Forsythia allowed to grow naturally

Forsythia in bloom is beautiful if early frosts haven’t killed the flower buds. It is also the  widespread signal that spring has arrived and along with it, millions of dormant weed seeds in the garden that are about to sprout. Therefore, gardeners, ready, get set, go.

Henbit (

Because we’ve already had so much warm weather, chickweed  and henbit are now flowering so it’s too late to kill those weed seeds. For these, there are two answers: dig (don’t pull – the roots are stronger and spread further than you think) or spray with a post-emergent herbicide. Digging is the more environmentally friendly method.

It’s not too late for weed seeds that have not emerged yet. There’s still time to apply pre-emergent weed preventers for those. If you combine a pre-emergent like Preen or corn gluten with mulch, you can stop many weed seeds from rooting.

For gardeners wishing to minimize hours lost to weeding, here are more tips for getting ahead, and staying ahead, of troublesome garden weeds.


  1. Get rid of existing weeds
    Mulch and pre-emergent weed preventers don’t kill weeds. They prevent weed seeds from sprouting. So, first, any existing weeds must be removed. Manual weeding is the safest and surest method. It’s especially important to remove weeds, roots and all. And definitely don’t ever let them gain size and go to seed! If you are using a trowel, I highly recommend that you switch to a hori which is much easier on your wrist and your elbow. I keep horis in stock and you can contact me if you wish to purchase one.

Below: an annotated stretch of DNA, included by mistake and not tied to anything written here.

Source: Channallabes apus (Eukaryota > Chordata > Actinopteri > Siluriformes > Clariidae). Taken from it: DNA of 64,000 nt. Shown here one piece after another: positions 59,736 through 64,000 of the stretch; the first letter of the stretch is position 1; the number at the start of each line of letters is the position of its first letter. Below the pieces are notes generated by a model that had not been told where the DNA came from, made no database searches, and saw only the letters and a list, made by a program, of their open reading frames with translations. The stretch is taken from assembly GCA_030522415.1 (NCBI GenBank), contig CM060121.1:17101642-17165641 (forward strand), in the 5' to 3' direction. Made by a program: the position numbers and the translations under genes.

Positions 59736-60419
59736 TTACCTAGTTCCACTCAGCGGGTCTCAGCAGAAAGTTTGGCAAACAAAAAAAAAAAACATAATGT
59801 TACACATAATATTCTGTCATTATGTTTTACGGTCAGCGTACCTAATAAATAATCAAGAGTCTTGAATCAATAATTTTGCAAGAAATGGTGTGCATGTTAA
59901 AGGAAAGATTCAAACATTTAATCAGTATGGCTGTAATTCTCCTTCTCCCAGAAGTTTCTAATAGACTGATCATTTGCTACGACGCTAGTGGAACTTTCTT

2. Add mulch as a first line of defense
    Mulch is an important and effective weed-fighting tool. Mulch deprives weed seeds from the light they need to sprout. A two-inch layer of mulch goes a long way toward preventing garden weeds.
  3. Prevent new weeds from starting
    Using a pre-emergent weed preventer combined with mulch offers a one-two punch against weeds. Together they can stop weeds for up to three to four months, working on seeds in the top layer of soil or mulch, plus those carried in by the wind, birds or animals. Early spring is prime time to begin a weed prevention routine, with an additional application in mid-summer to extend protection against late summer- and fall-sprouting weed seeds. Just sprinkle the granules directly on top of the mulch.
  4. Activate the weed-control barrier
    After applying your pre-emergent of choice, water with a hose or sprinkler to activate it. Once activated, they bond with the soil, creating an invisible weed-control barrier that stops seeds from sprouting and, used as directed, won’t affect existing garden plants. The granules form an invisible chemical barrier. It is crucial that the barrier not be broken. If you plant in that area, you will break the barrier and will need to reapply the pre-emergent.

     Weed preventers won’t build up in the soil, wash away or leach into     ground water. Within six months to a year or so the active ingredient is broken down by soil microbes and is no longer active. As with all garden products it’s important to read and follow the directions on the label.

  1. Get to know your weeds

Wild aster foliage

Phlox foliage

Echinacea foliage

Weeds are clever. I never cease to be amazed at how many resemble a nearby plant that we value. So learn to recognize them. It’s definitely a learning experience and sometimes you won’t know until midsummer or even early fall which plants are weeds and which are valued perennials. There is a wild aster with roots which spread widely. Unfortunately, the leaves of the aster bear a strong resemblance to phlox and to Echinacea so you won’t know which one you have until the aster blooms with its cluster of tiny white flowers.

Happy hunting.